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Recurring Location

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"Couldn't really take in the scenery, I hadta' go fast."Top-to-bottom 

"Garwsh, this sure does bring back memories!"
Goofy, upon the party's return to Olympus Coliseum in Kingdom Hearts II

A place which is not the main hub or boss area in a series, but a minor place which appears over and over again within the same series.

Like Recurring Riff, but a place. Different from Nostalgia Level in that it is merely a recycled locale rather than a place meant to invoke memories.

Video Game Examples:

  • The Super Mario Bros. franchise mostly avoids this, the only places to feature consistently in the series being the Mushroom Kingdom, the main setting, and of course Bowser's Castle. Levels and areas often have recurring themes (such as Lethal Lava Land or Slippy-Slidey Ice World), but they're never indicated to be one and the same. There appears to be an exception to this in the form of Dry Dry Desert, a Shifting Sand Land that has featured with this exact name in at least four games of the franchise (Mario & Wario, Mario Kart 64, Paper Mario 64, and Mario Kart: Double Dash!!; plus three more appearances if you count its returns as a Classic Course in Mario Kart 7, Mario Kart 8, and Mario Kart Tour). The Mario Kart 64 version was translated into English as "Kalimari Desert", but it uses the same name ("Karakara Sabaku") in the original Japanese versions.
    • The Mario Kart games always have Mario Circuit, a beach level, Bowser's Castle, and Rainbow Road. Wario Stadium and a Donkey Kong track usually appear too.
  • The Legend of Zelda games often have incarnations of the Lost Woods, even in the games that don't take place in Hyrule. Death Mountain, Lake Hylia, Kakariko Village, and the Gerudo Desert often appear too.
  • The main Pokémon games always have a variation of Victory Road. In particular, Pokémon Gold and Silver recycles Victory Road from Pokémon Red and Blue, and Pokémon Black 2 and White 2 recycles the back half of Victory Road from Pokémon Black and White.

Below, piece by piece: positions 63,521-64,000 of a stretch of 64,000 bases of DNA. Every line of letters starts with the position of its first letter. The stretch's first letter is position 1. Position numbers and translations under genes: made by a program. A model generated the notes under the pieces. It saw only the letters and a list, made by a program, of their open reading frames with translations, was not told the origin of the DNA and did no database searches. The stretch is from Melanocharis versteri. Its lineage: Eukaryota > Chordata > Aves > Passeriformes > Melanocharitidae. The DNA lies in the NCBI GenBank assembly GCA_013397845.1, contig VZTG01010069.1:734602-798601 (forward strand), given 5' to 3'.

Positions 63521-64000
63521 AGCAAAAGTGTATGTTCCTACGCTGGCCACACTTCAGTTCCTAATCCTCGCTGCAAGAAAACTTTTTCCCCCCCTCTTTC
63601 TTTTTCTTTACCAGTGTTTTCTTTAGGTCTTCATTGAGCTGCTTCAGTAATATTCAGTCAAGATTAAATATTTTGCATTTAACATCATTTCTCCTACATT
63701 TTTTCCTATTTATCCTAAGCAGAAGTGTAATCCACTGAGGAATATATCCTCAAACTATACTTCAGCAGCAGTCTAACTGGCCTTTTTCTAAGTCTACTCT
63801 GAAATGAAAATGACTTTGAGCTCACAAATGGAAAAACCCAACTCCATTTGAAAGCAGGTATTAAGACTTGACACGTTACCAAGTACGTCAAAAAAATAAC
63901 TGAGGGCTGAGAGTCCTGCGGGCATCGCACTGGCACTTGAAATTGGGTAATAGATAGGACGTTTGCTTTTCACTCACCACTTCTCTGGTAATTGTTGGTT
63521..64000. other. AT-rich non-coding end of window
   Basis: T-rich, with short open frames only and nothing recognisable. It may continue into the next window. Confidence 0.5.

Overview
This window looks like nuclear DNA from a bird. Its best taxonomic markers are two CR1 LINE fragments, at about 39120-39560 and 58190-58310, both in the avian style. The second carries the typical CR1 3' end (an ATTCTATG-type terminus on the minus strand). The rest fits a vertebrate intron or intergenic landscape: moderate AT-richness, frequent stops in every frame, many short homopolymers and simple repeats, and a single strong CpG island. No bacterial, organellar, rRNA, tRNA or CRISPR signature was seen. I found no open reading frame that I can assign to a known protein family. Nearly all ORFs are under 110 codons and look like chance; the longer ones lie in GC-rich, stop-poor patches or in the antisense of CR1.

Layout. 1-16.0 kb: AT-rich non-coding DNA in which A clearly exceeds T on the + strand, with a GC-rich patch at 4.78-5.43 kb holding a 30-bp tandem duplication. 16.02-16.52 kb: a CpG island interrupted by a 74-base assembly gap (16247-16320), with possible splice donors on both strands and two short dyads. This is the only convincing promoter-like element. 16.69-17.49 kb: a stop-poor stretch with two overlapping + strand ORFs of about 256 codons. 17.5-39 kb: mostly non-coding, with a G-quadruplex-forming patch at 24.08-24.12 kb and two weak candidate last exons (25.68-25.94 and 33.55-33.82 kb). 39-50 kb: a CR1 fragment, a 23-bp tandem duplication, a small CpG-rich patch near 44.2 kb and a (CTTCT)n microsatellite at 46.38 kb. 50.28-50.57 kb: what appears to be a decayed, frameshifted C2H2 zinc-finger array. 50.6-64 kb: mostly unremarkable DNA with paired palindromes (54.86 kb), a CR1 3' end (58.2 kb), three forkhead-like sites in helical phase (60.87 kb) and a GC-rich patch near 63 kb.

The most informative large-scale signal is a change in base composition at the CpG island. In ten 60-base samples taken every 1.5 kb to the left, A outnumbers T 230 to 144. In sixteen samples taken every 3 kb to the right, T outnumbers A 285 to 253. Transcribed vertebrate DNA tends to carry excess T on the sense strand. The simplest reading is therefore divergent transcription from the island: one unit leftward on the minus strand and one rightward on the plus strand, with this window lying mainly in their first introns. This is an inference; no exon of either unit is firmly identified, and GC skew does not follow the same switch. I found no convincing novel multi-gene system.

• The Brookhaven and Alchemilla hospitals in the Silent Hill games.
  • In the Sonic the Hedgehog games, Green Hill Zone has appeared many times, in both older games and newer games. Likewise, zone themes like casino/carnival, tropical, desert, underwater ruins, etc are reused many times.
  • The Clock Tower in the Castlevania games.
  • The games in the Gradius series have almost always a level set in a field full of active volcanoes, an organic level, a Moai level and the mechanical Bacterion base.
  • The Tales Series has players go to the tree of Mana, Yggdrasil, in several of its games.
  • A non-video game example: The Biers pub is mentioned a lot in Discworld.
  • Playground Commons, Sandy Flats, and Dirt Yards appear a lot in the Backyard Sports games.
  • Every single Monkey Island game so far has had its own version of the Voodoo Lady's shack, generally as a one-stop shop for all things voodoo (titled The International House of Mojo in two appearances, and Voodoo & Things (formerly just Voodoo) in one). Monkey Island itself, however, appears in some form or another in every game except Tales (the climax of the second game takes place on Dinky Island, an atoll off the coast of Monkey Island, and the final confrontation occurs in the underground tunnels connecting Dinky and Monkey together).
  • Kingdom Hearts
    • Olympus Coliseum is the Trope Codifier, having appeared in all games in the franchise except Kingdom Hearts 3D [Dream Drop Distance]. And even then, one of the worlds featured in that game, Country of the Musketeers, reuses the Road to a Hero soundtrack to serve as the Musketeer theme. It's reached the point where the expansion of that world, simply called Olympus, serves as the tutorial in Kingdom Hearts III. And of the two songs from the franchise that played at the Opening Ceremony of the 2020 Tokyo Olympics, both were related to Olympus Coliseum.